Transforaminal Lumbar Interbody Fusion: Minimally Invasive versus Open

4 Transforaminal Lumbar Interbody Fusion: Minimally Invasive versus Open

MIS: Rory J. Petteys, Anthony Conte, and Faheem A. Sandhu
Open: Jason C. Eck

4.1 Introduction

Lumbar interbody fusion was first described by Cloward1,2 in 1952 via a posterior approach (posterior lumbar interbody fusion [PLIF]), which proved effective in achieving interbody fusion, but required significant nerve root and thecal sac retraction.3 Subsequently, Harms and Rolinger described a less invasive approach in 1982 via transforaminal route (transforaminal lumbar interbody fusion [TLIF]).4 This approach provides a more lateral point of access to the disc space, thus limiting retraction of the neural elements. While clinical outcomes have been favorable with both of these approaches, the amount of muscle dissection and retraction required to expose the spine was thought to adversely affect patient recovery.5,6,7,8,9,10,11 As an alternative to these standard open techniques and with technological advancements in illumination, retractors, and magnification, Foley et al introduced the minimally invasive TLIF (MIS TLIF) in an attempt to reduce muscle damage associated with the subperiosteal exposure.12,13 MIS TLIF has subsequently become a commonly used and effective technique for achieving lumbar interbody fusion.

4.2 Indications of Transforaminal Lumbar Interbody Fusion

Lumbar arthrodesis is generally employed in the treatment of degenerative diseases of the spine including facet arthropathy, spondylolisthesis, degenerative disc disease, and mechanical instability. While lumbar arthrodesis has been shown to be beneficial in degenerative conditions, the benefits of posterolateral versus interbody fusion are less clear. Many advocate inter-body fusion because it permits deformity reduction, indirect decompression, foraminal distraction, and placement of the graft under compression, and is associated with a higher fusion rate among other benefits.12,13,14,15,16,17,18 Therefore, interbody fusion via TLIF or PLIF is indicated when patients present with grade I or II spondylolisthesis with instability and/or foraminal stenosis with radiculopathy, severe degenerative disc disease with back pain, multiple recurrent disc herniation with back pain or radiculopathy, and postlaminectomy kyphosis.19,20 Indications for MIS TLIF do not differ substantially from standard open TLIF, but advantages of MIS TLIF will be discussed below. Higher grades of spondylolisthesis can be treated via an MIS approach, but are associated with technical difficulties. Two-level TLIF is indicated in patients who present with the above conditions at consecutive spinal levels. Contraindications to TLIF include poor bone quality that would make graft subsidence likely, severe spondylolisthesis and scoliosis, and anatomic variations of the foraminal contents, such as conjoined nerve roots or the presence of a foraminal mass.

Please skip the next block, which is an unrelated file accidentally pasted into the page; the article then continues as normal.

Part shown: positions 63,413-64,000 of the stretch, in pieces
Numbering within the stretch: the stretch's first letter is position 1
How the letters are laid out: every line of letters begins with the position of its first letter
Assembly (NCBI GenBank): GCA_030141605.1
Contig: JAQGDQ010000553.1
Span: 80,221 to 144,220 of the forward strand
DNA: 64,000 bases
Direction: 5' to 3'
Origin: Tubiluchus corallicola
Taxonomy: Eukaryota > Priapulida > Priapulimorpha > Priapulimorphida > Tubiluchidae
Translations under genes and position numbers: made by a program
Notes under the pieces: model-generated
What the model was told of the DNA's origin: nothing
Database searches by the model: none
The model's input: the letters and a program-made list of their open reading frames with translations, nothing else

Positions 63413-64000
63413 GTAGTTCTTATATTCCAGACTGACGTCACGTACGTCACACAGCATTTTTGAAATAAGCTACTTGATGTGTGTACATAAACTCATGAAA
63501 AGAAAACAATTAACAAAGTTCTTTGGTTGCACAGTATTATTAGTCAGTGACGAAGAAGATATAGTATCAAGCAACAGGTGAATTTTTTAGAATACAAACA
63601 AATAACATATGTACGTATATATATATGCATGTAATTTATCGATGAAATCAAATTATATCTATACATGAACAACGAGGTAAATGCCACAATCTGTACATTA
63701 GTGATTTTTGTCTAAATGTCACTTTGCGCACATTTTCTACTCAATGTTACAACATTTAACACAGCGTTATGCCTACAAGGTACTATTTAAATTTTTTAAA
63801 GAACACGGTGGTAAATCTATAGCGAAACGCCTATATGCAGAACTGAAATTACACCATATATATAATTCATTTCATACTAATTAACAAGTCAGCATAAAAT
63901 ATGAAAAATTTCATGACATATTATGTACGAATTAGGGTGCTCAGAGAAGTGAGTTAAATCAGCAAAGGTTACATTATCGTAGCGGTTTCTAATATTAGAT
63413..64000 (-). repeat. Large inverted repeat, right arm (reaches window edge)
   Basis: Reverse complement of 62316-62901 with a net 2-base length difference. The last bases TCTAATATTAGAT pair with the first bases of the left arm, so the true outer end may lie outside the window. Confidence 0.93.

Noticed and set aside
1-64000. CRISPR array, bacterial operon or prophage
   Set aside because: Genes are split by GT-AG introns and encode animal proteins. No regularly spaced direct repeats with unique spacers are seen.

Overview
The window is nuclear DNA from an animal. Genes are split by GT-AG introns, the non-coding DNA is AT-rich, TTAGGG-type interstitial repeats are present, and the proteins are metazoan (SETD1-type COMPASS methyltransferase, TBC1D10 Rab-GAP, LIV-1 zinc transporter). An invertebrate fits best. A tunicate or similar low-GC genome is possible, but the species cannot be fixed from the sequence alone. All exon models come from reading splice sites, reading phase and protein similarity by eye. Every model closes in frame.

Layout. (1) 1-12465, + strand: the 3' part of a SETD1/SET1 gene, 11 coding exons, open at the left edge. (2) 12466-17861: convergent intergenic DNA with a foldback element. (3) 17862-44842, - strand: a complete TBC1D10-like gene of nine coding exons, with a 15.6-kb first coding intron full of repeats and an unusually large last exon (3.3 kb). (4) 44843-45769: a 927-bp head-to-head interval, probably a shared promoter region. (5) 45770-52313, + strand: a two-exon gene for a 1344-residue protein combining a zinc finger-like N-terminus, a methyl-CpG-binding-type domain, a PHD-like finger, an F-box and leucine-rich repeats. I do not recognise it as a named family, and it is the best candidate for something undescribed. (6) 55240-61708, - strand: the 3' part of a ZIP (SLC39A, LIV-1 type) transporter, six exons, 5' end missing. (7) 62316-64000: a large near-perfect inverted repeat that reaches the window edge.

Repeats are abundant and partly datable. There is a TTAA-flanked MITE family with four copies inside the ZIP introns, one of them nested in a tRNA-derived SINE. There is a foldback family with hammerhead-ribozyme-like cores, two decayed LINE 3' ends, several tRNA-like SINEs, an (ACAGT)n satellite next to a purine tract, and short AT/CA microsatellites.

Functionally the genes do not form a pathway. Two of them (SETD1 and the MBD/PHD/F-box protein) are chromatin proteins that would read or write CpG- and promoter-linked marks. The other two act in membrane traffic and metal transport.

4.3 Advantages of Minimally Invasive Surgery